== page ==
Grammar Guidelines For Every Correct Use of the Apostrophe

Grammar Guidelines For Every Correct Use of the Apostrophe via KLWightman.com
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Subscribe to KLWightman.com Blog Upper ButtonWhen it comes to grammar, my biggest pet peeve is the misuse of the apostrophe. Not a week goes by where I don’t see things like “cat’s for sale” and “free CD’s.”

Clearly, I spend most of my time perusing the community classifieds.

One of my running routes passes by a house with an enormous stone in its front yard carved with the family name: The Bradley’s.

Sigh.

The rule is that if you don’t do anything about something, you can’t complain about it. So, this is me doing something. I’m setting the record straight on how to correctly use the apostrophe so that this helpful punctuation mark is no longer misrepresented.

You Can Use an Apostrophe for a Contraction

The apostrophe is one of the few punctuation marks that you can almost see when you speak a word that includes it. And because we speak with contractions frequently in casual conversation, this is an instance where we rarely forget to include the necessary punctuation mark.

In short, a contraction is when multiple words are combined to form one word. In writing, the apostrophe stands in where the missing letters drop off.

Examples:

  • It must be five o’clock
  • Who doesn’t love ice cream?
  • I haven’t seen my cousins in years.
  • She’s leaving for work in ten minutes.

For a full complication of contractions, I recommend checking out this list.

You can Use an Apostrophe For Single Noun Possession

An apostrophe + -s ( ’s ) added to the end of the single noun shows the possessive form of that noun, even for proper nouns.

Examples:

  • Ruby’s farm is thirty minutes from the expressway.
  • The family dog destroyed the child’s homework.
  • The pediatrician’s schedule is already booked for next week.

How About a Single Noun Ending with an -S?

Yes, you should use an apostrophe for a single noun that happens to have the last letter of -s. However, how you apply the apostrophe depends on your style guide.

  • MLA style says you just add an apostrophe after the -s belonging to the spelling of the single noun: The platypus’ tail.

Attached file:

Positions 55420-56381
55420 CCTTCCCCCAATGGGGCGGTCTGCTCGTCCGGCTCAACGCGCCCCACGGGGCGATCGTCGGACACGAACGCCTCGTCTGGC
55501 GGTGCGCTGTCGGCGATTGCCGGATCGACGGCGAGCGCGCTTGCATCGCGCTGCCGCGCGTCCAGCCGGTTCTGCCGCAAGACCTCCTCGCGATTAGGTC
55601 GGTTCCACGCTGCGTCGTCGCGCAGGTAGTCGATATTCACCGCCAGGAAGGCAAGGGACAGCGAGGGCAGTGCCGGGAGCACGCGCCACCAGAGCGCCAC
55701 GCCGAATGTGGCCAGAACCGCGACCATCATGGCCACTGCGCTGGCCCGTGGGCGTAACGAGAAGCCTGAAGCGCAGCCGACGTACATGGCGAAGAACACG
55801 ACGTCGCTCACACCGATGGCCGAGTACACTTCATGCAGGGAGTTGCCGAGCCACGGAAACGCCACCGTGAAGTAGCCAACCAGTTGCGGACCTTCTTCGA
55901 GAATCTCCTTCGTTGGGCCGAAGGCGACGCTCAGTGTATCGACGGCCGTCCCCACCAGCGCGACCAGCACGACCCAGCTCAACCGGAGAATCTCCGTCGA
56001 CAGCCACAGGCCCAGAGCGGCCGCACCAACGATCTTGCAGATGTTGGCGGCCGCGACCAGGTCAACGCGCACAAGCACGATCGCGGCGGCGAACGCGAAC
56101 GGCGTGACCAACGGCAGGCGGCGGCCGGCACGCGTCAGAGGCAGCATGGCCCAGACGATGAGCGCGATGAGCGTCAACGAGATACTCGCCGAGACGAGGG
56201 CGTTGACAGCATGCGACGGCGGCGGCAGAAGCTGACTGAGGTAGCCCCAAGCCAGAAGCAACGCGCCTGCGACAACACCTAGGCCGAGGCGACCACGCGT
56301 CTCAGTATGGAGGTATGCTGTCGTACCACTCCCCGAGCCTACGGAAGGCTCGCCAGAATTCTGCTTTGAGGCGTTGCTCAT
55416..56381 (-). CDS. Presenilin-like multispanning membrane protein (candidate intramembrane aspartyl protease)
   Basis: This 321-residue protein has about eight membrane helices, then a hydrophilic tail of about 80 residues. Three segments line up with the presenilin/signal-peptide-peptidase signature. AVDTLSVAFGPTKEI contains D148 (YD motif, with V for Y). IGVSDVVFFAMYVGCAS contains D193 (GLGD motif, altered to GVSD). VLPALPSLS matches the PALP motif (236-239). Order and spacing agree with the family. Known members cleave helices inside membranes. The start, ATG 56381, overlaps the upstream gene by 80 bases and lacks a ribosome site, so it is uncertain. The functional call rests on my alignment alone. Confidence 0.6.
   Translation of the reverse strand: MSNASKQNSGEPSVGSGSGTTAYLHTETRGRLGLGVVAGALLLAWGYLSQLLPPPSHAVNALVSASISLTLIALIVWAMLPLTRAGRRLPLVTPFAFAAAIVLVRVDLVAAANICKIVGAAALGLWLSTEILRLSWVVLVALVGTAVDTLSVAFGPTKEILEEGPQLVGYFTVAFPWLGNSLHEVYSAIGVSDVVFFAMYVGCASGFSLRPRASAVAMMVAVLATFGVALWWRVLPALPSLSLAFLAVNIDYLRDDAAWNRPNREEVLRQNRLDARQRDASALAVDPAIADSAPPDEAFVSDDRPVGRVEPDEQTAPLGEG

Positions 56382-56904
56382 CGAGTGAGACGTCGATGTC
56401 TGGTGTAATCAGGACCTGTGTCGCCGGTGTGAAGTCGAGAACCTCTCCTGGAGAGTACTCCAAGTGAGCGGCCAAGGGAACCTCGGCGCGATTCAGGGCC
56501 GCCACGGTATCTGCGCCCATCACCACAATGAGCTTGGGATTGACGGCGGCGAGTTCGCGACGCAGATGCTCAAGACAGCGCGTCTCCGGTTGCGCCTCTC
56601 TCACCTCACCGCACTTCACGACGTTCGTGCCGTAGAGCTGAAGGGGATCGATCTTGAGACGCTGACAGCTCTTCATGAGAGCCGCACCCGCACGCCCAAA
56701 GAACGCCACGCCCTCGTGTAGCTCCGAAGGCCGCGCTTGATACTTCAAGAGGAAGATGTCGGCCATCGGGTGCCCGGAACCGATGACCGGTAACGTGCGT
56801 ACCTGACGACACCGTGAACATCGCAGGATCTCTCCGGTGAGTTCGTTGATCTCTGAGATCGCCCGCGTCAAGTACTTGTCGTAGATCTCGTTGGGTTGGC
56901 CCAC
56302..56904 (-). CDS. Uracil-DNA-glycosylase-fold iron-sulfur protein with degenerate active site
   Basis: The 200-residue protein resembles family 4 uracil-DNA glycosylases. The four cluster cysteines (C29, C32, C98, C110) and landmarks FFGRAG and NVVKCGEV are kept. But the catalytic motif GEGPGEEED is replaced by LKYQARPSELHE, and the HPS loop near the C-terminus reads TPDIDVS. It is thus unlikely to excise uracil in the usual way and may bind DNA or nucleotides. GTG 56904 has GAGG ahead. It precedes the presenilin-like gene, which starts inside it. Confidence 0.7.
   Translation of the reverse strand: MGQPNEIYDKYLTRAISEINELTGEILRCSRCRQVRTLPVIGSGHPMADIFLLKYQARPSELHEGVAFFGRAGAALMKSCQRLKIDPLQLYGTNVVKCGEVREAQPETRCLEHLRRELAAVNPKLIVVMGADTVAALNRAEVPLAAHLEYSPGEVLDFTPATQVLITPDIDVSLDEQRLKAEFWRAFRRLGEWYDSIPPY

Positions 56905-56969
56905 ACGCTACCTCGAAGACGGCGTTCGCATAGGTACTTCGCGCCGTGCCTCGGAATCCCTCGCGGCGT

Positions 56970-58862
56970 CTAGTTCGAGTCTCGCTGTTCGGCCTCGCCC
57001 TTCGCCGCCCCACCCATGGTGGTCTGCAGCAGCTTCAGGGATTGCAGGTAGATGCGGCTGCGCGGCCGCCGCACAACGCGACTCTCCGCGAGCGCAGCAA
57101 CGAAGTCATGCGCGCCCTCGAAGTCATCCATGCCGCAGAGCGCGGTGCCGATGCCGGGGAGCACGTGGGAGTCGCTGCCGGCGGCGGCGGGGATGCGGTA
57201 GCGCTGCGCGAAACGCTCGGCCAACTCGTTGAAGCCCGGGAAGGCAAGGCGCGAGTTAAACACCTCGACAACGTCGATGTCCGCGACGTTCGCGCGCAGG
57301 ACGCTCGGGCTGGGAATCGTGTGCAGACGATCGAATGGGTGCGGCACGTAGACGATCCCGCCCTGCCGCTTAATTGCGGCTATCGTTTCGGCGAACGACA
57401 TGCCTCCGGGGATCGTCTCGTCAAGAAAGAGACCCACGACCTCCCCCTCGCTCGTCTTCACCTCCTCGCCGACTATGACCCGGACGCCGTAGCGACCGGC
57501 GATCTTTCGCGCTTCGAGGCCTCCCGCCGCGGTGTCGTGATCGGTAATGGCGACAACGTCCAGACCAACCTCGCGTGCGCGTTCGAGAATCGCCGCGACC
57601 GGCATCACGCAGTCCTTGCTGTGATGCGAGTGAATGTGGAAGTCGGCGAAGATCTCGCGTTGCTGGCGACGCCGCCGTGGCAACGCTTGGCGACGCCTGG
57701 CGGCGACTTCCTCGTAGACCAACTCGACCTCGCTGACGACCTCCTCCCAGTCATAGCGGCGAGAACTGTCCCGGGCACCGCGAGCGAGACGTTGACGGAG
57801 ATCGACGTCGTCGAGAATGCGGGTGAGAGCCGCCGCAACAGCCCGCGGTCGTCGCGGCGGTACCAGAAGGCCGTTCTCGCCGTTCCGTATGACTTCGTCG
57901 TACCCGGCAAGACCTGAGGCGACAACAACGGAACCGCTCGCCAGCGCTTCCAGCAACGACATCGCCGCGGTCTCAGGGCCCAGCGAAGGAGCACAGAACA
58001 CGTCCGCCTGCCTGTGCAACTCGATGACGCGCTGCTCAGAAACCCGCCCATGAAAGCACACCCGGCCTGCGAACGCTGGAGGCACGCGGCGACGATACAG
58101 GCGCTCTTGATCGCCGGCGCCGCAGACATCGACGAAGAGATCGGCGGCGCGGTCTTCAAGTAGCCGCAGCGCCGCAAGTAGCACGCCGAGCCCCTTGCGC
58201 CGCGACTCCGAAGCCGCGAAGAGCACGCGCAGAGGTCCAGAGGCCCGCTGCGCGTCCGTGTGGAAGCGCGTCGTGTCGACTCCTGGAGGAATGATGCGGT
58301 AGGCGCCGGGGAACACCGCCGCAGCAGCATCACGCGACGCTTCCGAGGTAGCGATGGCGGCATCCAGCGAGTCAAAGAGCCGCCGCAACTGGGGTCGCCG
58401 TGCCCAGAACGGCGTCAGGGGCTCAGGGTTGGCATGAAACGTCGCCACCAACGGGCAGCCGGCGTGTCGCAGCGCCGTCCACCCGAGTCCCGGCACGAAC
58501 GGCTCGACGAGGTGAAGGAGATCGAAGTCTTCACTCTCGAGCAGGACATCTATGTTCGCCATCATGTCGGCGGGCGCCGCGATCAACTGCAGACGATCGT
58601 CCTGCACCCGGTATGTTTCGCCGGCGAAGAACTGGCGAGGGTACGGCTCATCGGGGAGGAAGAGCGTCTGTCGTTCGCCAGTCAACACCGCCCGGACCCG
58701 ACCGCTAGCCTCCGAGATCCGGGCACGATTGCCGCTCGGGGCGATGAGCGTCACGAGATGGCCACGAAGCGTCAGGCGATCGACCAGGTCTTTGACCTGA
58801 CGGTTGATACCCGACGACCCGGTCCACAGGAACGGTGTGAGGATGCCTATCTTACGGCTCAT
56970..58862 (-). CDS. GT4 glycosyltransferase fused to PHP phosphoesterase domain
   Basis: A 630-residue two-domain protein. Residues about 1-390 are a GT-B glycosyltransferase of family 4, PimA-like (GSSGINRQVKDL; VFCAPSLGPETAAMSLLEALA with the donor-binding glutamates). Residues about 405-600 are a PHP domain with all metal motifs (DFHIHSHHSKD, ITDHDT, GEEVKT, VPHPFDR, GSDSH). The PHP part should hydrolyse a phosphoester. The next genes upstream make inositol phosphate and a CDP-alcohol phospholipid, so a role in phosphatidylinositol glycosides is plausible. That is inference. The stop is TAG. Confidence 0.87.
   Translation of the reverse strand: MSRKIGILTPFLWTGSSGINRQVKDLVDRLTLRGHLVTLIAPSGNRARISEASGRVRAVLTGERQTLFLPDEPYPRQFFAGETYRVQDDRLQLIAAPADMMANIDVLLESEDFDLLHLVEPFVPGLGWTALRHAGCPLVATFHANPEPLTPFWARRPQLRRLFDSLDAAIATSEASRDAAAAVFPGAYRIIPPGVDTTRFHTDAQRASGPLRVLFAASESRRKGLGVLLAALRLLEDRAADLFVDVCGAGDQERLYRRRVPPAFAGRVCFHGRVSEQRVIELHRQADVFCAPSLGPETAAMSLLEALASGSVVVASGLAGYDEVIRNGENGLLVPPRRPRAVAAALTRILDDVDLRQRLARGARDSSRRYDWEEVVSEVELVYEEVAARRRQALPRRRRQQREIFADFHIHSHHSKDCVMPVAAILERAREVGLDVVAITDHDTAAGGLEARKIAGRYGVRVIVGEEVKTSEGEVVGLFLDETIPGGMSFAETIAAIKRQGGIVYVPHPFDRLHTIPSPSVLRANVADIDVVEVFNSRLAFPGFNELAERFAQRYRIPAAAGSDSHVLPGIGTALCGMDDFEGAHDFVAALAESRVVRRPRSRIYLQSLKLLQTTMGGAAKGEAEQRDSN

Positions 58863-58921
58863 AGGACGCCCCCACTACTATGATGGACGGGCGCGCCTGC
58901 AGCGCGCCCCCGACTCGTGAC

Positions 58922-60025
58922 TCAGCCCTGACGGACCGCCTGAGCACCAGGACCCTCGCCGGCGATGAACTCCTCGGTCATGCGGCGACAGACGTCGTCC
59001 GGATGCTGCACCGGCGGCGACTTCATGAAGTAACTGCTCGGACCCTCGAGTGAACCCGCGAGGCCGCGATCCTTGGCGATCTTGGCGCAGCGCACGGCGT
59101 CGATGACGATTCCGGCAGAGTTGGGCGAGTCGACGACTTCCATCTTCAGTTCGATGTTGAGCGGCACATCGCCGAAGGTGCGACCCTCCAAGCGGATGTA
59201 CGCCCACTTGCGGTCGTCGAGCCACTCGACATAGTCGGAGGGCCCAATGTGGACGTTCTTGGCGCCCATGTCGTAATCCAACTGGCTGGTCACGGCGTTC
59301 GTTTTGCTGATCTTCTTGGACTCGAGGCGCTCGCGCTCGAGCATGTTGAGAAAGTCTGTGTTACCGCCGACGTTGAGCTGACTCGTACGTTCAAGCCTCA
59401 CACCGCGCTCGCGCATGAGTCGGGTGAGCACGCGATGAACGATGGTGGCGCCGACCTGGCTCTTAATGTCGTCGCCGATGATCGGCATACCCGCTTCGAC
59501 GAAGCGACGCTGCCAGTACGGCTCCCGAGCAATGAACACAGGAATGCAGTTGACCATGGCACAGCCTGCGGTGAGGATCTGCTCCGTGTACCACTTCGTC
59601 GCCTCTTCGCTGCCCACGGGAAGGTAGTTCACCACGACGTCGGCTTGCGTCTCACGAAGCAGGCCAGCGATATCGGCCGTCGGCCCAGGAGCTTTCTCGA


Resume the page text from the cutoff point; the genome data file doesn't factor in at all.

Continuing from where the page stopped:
• Chicago style says to add an apostrophe and an -s at the end: The platypus’s tail.
  • AP style says add to an apostrophe and an -s at the end, unless the next word starts with an -s: The platypus’s tail. The platypus’ shiny fur.

What do you do? Commit to the style guide within your piece of writing and stay consistent with your use of the apostrophe in these instances.

You Can Use an Apostrophe For Plural Noun Possession

When you want to form the possessive for a plural noun that already ends in -s, you only add an apostrophe. That’s it.

Examples:

  • The boys’ tree fort has a sign that says, “no girls allowed.”
  • You can find the Robertsons’ house on Blueberry Boulevard.
  • The graduate students’ test will count for 33% of their final grade.

Forming the possessive of plural nouns not ending in -s is also easy. Simply add an apostrophe and -s at the end of the word:

  • That store does not carry men’s shoes.
  • Our women’s basketball team will compete in the finals this Friday.
  • We purchased a dozen books from the children’s book store down the street.

Can You Use an Apostrophe for Possessive Pronouns?

One of the biggest grammatical mistakes I find myself fixing is when a writer makes a contraction out of it’s as if that’s the possessive form of it.

It is not.

Possessive pronouns already show ownership, so an apostrophe and -s is not necessary. You’d write the pronoun as is:

  • Its
  • His
  • Hers
  • Theirs
  • Yours
  • Ours

This is not the case for indefinite pronouns when it is vaguely defined as to who the pronoun is actually referencing:

  • Somebody’s bracelet was found in the bathroom.
  • Who will end up showing up to work today is anybody’s guess.
  • One’s judgement must be used when receiving constructive criticism.

How About When Two Nouns Possess the Same Thing?

Of course. All you have to do is add an apostrophe and -s to the last noun listed.

Examples:

  • Marsha and Colleen’s birthday party was a blast.
  • You can find the hidden presents in Mom and Dad’s closet.

Don’t forget that when two or more nouns possess something separately, they each receive an apostrophe and -s at the end of the noun.

Examples:

  • Marsha’s and Colleen’s birthday parties were a blast (they each had a separate birthday party).
  • You can find the hidden presents in Mom’s and Dad’s closets (they each have a separate closet).

Can You Use an Apostrophe to Form a Plural?

Absolutely not. Unless you’d like for me to create a meme of myself rolling my eyes.

An apostrophe is not needed to indicate the plural form of a word. In most cases, an -s or -es is required to change a noun from singular to plural, including dates, acronyms and family names:

  • I can’t believe these DVDs still play without skipping.
  • My school project focuses on the fashion of the 1930s.
  • We invited the Hendersons over for dinner.

In rare cases, you may need to add an apostrophe and -s to imply the plural forms of certain letters and expressions not commonly referenced in the plural, such as “dot the i’s and cross the t’s”.

Did I miss a rule? Feel free to update my advice in the comments section below.

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